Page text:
Food works better than Valium, I'm famous for telling my eating-disordered clients. Cookies and milk are comforting. A bowl of ice cream eases stress like nothing else. But as comforting as food can be, if it's the only thing that helps you manage your mood, you're at greater risk for more serious mental health problems, from anxiety and depression to body dissatisfaction and eating disorders.
Instead of relying exclusively on food to manage mood, I encourage clients to practice meditation, self-compassion, yoga and other "non-food" coping strategies. So when stress hits big-time, like, say, in a highly contentious election, they can choose how best to comfort themselves — with or without food.
That said, as the presidential race lurched and swerved toward the bitter end, swimming and my other go-to strategies offered little solace. Super-stressed and at a loss, I was surprised to discover the best cure for election stress was, in fact, the very thing I'd cautioned my clients against — food. Specifically, mindful muffins.
No, I didn't stuff my feelings with muffins. Rather, the antidote to my election anxiety was mindfully making muffins, not eating them. In the last grueling months of the election, I'd retreat from the political chaos to the sanctuary of my kitchen, where I'd bake batch after batch of muffins. Turns out, muffin making as a meditative practice is a reliable source of comfort and hope.
Don't get me wrong, mindful muffins aren't some anti-feminist response to a political crisis. I have no illusions that if women don aprons like '50s housewives, these divided states of America will reunite. I'm not naïve, just relieved to find a stress-reduction strategy that works better than hitting the psychotropic drugs.
If you're wondering if there's a recipe for mindful muffins, there's not. In fact, any recipe can become a meditative practice if you give it your full, undivided attention. Easier said than done, but, I find it far easier to focus on the baking task at hand than the breath or a mantra.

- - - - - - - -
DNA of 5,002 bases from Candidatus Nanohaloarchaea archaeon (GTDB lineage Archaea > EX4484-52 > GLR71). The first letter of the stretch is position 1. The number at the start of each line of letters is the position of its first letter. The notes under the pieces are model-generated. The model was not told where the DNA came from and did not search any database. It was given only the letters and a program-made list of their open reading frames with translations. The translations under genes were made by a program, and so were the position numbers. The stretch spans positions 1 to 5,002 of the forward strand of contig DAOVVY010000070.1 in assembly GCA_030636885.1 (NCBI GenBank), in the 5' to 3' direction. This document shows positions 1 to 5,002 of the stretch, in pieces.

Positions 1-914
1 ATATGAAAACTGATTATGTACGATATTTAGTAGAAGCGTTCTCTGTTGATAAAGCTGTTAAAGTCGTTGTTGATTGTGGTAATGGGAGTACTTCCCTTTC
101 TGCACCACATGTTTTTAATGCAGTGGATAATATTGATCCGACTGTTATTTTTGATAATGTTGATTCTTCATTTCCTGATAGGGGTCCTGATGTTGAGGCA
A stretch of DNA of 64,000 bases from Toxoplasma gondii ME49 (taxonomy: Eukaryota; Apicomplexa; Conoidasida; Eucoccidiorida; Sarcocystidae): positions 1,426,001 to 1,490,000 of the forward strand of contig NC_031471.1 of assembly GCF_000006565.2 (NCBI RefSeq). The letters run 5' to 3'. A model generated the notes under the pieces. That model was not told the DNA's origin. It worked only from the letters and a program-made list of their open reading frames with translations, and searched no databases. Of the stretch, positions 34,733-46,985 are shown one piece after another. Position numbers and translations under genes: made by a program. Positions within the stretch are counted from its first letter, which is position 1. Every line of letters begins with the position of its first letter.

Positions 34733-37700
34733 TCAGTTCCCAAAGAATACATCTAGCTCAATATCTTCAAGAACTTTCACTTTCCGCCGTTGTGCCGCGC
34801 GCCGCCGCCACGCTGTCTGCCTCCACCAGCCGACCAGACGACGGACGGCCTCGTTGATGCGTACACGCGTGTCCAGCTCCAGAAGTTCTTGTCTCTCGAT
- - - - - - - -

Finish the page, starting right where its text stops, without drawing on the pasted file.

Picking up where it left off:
Which isn't to say the unfolding political drama doesn't derail my focus. It does. And when it does, words from a favorite teaching tale of Zen priest and cookbook author Ed Espe Brown help me refocus: "When you wash the rice, wash the rice; when you cut the carrots, cut the carrots; when you stir the soup, stir the soup." So when I line the muffin tin, I concentrate on lining the muffin tin. Ditto for when I measure the flour and melt the butter.
Over the course of the election, I experimented with a variety of flavors: mocha, chocolate chip, corn raspberry, even Hermit-cookie flavored muffins. But the hands-down, all-around winner was the blueberry muffin inspired by none other than Hillary Clinton.
No joke! In the early '90s, the Martha's Vineyard coffee shop Espresso Love created two muffins in honor of the Clintons' first Vineyard vacations. A Presidential Muffin for Bill — studded with the red, white and blue of strawberries, cream cheese and blueberries — and A First Lady Muffin for Hillary, which was a healthier version of the traditional blueberry muffin.
I, too, vacationed on the vineyard in the '90s and frequently bought those First Lady Muffins — they were the best I've ever had. Espresso Love still makes the historic Presidential Muffin, but Hillary's muffin has all but disappeared.
So when Hillary's return to the White House seemed all but guaranteed, I set out to rectify the Hillary muffin situation. I enlisted the founder of Espresso Love, Carol McManus, to create a muffin befitting the first female POTUS — something substantive and dignified.
When things didn't work out as expected, I was beyond disappointed, but not defeated. I re-enlisted McManus to create a "Mourning Glory Muffin" — something to sweeten the defeat and honor Hillary's enormous contribution to American politics. McManus had her own ideas for "The Hillary" — a fat-free oatmeal muffin that tastes like chocolate hazelnut cake. You can buy one at Espresso Love, or you can bake your own batch. The recipe is below.
Jean Fain is a Harvard Medical School-affiliated psychotherapist and the author of The Self-Compassion Diet.
Originally published on November 18 by NPR.org